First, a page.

Summer-Flowering Bulbs Chart

Spring-planted bulbs that flower in summer and fall

June 12, 2020
Growing Guide: Spring-Planted Bulbs - Dahlia - Pixabay

Dahlias are one of the lovely flowers that grow from bulbs.

Photo by Pixabay

Summer bulbs are planted in the spring and then flower in the summer and also fall. Our Spring-Planted Bulb Chart covers dahlias, lilies, and gladiolus, and more summer-flowering bulbs, detailing hardiness zones, sun/shade, planting depth, and spacing.

Spring-Planted Bulbs Chart

Click here for a printable chart.

Common Name Hardiness Zone Soil Sun/Shade Spacing (in) Depth (in) Blooming Season Height (in)
Allium 3–10 Well–drained/
moist
Full sun 12 3–4 Spring to summer  6–60
Begonia, tuberous 10–11 Well–drained/
moist
Partial shade/Full shade 12–15 1–2 Summer to fall 8–18
Blazing star/gayfeather 7–10 Well–drained Full sun 6 4 Summer to fall 8–20
Caladium 10–11 Well–drained/
moist
Partial shade/full shade 8–12 2 Summer 8–24
Calla lily 8–10 Well–drained/
moist
Full sun/partial shade 8–24 1–4 Summer 24–36
Canna 8–11 Well–drained/
moist
Full sun 12–24 Level Summer 18–60
Cyclamen 7–9 Well–drained/
moist
Partial shade 4 1–2 Spring to fall 3–12
Dahlia 9–11 Well–drained/
fertile
Full sun 12–36 4–6 Late summer 12–60
Daylily 3–10 Adaptable to most soils Full sun/
partial shade
12–24 2 Summer 12–36
Freesia 9–11 Well–drained/
moist/sandy
Full sun/
partial shade
2–4 2 Summer 12–24
Garden gloxinia 4–8 Well–drained/
moist
Full sun 12 3–4 Summer 6–20
Gladiolus 4–11 Well–drained/
fertile
Full sun/
partial shade
4–9 3–6 Early summer to
early fall
12–80
Iris 3–10 Well–drained/
sandy
Full sun 3–6 4 Spring to late summer 3–72
Lily, Asiatic/
Oriental
3–8 Well–drained Full sun/partial shade 8–12 4–6 Early summer 36
Peacock flower 8–10 Well–drained Full sun 5–6 4 Summer 18–24
Shamrock/sorrel 5–9 Well–drained Full sun/
partial shade
4–6 2 Summer 2–12
Windflower 3–9 Well–drained/
moist
Full sun/
partial shade
3–6 2 Early summer 3–18

For colorful bulbs all summer long, we’ve noted the blooming season (early summer to early fall). You need to open the chart to see these columns.

5 Tips for Planting Summer Bulbs

  1. Just remember: Plant AFTER any chance of frosts in your area; these bulbs are not frost-tolerant. See the Almanac Frost Calculator for your zip code.
  2. When buying bulbs, look for tubers with three to five eyes and initial root formation. In general, look for firm and healthy bulbs. Bulbs that are mushy usually have not been kept in a cool, dry place and will rot and therefore not flower.
  3. Summer-flowering bulbs and tubers can be planted in the spring when you are certain that the ground will no longer freeze in your area. This may be up until the end of May, depending on your area. The bulbs need sufficient water and humid conditions.
  4. The rule of thumb is to plant the bulb or tuber about 5 inches deep—except for dahlias and begonias, which should be planted just beneath the surface.
  5. Once your summer bulbs have finished blooming, they can often be used again the following year. With the exception of lilies, the bulbs have to be taken out of the ground if it freezes in your area during the winter. If it does freeze in your area, let the leaves die down naturally, and then dig up the bulbs and store in a cool dry place to replant the following spring.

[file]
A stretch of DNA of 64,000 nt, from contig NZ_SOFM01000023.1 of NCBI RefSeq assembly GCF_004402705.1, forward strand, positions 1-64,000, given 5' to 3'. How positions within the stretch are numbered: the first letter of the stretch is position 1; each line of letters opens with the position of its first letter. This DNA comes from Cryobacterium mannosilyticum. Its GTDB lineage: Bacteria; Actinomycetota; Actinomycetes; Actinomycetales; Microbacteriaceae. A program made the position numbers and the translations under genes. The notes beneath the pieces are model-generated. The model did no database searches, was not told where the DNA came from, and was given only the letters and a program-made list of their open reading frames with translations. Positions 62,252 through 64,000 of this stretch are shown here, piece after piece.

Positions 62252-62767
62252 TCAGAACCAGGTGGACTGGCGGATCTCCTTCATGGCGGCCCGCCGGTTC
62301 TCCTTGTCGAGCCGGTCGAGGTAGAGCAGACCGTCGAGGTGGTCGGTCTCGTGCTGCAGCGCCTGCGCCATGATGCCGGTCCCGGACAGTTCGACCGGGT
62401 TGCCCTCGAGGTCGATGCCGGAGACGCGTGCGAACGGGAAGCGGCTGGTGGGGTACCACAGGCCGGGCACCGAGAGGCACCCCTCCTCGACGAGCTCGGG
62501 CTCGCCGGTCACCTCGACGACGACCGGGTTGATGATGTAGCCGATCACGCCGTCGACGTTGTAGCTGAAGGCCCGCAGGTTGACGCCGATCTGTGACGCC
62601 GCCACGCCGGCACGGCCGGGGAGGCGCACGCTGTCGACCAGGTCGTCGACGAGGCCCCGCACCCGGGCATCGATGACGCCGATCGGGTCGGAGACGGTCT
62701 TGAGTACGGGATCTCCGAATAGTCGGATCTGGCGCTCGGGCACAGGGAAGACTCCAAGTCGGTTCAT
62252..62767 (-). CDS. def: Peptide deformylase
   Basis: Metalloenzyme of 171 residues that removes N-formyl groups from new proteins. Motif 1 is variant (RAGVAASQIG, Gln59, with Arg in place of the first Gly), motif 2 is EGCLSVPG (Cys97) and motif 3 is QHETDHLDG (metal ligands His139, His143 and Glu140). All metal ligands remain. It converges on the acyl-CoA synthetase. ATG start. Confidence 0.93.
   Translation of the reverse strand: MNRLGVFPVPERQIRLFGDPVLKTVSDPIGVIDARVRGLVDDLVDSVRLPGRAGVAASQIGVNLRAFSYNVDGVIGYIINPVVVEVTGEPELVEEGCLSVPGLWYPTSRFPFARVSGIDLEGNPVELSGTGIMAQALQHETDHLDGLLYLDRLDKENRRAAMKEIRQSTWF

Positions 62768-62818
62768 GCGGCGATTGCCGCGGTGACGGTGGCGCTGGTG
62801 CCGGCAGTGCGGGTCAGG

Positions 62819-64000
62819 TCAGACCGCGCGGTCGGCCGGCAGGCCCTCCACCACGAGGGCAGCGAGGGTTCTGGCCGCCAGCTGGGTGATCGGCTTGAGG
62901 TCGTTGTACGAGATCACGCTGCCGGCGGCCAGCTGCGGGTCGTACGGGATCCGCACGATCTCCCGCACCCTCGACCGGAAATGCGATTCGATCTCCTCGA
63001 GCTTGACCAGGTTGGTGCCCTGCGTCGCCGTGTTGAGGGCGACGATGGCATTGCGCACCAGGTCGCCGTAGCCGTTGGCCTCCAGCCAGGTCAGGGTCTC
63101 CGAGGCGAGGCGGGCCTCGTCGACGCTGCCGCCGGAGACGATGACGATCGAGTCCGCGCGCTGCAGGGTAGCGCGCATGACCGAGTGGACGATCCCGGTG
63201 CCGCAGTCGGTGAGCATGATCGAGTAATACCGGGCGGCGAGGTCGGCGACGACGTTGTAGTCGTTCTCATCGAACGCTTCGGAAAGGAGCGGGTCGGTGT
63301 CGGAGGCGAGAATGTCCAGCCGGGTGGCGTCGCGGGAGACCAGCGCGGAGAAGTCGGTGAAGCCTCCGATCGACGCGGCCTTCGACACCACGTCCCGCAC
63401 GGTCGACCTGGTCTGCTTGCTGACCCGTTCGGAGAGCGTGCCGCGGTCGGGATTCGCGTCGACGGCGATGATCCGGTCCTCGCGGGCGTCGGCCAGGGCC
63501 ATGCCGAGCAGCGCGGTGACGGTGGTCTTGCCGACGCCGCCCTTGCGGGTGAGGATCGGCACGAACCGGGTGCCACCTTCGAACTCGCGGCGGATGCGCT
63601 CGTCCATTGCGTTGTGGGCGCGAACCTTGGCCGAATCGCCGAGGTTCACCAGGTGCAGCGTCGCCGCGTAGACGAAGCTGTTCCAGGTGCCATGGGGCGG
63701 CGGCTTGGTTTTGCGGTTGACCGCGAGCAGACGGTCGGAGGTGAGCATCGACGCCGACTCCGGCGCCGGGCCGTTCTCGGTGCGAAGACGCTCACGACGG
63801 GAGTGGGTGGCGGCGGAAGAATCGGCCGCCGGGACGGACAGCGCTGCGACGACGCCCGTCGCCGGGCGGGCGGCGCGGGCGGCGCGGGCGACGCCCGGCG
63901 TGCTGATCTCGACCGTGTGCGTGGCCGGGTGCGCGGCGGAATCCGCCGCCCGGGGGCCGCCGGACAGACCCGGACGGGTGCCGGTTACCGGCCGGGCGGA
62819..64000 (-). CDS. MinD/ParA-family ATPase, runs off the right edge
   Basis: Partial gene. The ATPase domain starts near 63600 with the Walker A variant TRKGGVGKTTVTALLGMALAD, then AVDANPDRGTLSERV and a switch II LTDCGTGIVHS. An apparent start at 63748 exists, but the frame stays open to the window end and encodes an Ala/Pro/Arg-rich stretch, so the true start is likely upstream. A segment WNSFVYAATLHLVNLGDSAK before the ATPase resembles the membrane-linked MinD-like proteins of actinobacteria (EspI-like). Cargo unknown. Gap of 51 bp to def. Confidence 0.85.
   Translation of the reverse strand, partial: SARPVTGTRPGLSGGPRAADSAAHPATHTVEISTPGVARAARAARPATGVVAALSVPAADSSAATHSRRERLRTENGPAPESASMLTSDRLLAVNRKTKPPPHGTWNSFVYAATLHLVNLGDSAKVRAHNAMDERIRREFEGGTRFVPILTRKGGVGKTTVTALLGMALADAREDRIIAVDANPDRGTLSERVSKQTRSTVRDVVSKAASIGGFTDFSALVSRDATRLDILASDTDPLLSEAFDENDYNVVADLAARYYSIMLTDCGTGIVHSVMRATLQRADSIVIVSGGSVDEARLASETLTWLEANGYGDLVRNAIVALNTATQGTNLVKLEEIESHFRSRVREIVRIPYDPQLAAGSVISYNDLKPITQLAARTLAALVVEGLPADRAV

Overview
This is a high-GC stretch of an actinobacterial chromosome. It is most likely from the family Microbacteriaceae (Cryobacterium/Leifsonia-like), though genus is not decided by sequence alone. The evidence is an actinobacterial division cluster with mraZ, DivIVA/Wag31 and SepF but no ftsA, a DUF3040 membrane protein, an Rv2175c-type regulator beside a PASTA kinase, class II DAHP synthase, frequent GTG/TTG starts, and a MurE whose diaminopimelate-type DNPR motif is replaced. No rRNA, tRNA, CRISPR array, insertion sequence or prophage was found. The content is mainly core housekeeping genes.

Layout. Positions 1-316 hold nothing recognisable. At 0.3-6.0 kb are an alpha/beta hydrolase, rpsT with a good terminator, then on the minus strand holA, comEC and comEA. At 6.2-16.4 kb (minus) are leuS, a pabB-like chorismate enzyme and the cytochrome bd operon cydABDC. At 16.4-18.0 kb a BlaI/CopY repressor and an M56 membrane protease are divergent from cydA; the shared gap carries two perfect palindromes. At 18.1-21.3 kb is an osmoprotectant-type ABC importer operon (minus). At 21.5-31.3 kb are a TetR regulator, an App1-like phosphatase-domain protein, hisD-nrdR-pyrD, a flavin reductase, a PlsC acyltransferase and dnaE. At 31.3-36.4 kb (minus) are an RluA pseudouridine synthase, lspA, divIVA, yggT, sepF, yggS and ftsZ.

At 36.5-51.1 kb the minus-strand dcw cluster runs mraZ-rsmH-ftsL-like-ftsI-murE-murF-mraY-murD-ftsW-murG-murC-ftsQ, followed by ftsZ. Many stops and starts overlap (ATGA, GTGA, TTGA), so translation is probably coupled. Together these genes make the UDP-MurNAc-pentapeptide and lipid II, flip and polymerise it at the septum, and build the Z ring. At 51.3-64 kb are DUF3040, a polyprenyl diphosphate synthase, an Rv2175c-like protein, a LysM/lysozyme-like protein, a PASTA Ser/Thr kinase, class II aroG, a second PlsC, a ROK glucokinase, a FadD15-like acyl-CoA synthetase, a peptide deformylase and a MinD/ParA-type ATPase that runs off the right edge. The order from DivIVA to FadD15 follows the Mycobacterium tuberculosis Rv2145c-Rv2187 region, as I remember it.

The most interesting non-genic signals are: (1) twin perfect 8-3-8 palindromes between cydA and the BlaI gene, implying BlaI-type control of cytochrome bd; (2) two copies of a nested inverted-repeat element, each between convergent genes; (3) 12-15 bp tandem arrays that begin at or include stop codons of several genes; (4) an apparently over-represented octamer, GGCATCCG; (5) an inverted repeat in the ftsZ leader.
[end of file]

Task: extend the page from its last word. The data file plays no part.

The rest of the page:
Popular Summer and Tropical Bulbs

Below we’ve highlighted some popular, colorful summer bulbs for the garden to keep the blooms going all season long!

Gladiolus

Gladiolus corms can be planted as early as soon as danger of frost has passed. Plant the corms 4 inches deep and 6 inches apart and stagger planting dates to have flowers all summer long. See our complete Guide to Growing Gladiolus.

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Dahlias

Gorgeous tall dahias do not tolerate frost, so plant the tuberous roots after all frost possibilities have passed. Dahlias usually require support; drive a stake into the ground 12 inches deep and 6 inches behind the root at the time of planting. See our complete Guide to Growing Dahlias.

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Cannas

Cannas can be planted directly in the garden in mid-May. Plant canna rhizomes 6 inches deep and 18 inches apart in late spring and after the danger of frost has passed. See our complete Guide to Growing Cannas.

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Tuberous Begonias

Tuberous begonias can’t be planted in the garden until mid-May. Plant the tuberous begonia roots (which may be up to 1 ½ inches in diameter) 4 inches deep in a partially-shaded area. 

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Winter Storage

Note that most of these summer-flowering bulbs are “tender” and can not bear frost. So, if you live in colder climates, they need to be dug up and stored until spring. If this is too much troulble, treat them as annuals and do not expect them to come back (if they do, bonus!).

How to store? Once the frost has killed the foliage, just remove the foliage and dig them up. Shake off excesssoil and let dry for a couple days. The store in sawdust or dry peat moss in boxes, not plastic bags. Place in a storage area that is dry and about 45 degrees F. Do not allow to freeze. If plants are in pots, merely cut the frosted foliage off and place pots in a non-freezing but cool location. You don’t need to water until next spring.

Related Articles:

Here’s how to store and unpack dahlias.

See more on overwintering plants.

Looking for fall bulbs such as daffodils and tulips? See our chart on fall-planted bulbs which bring spring flowers.

Source: 

This article was originally published in 2008 and has been updated.

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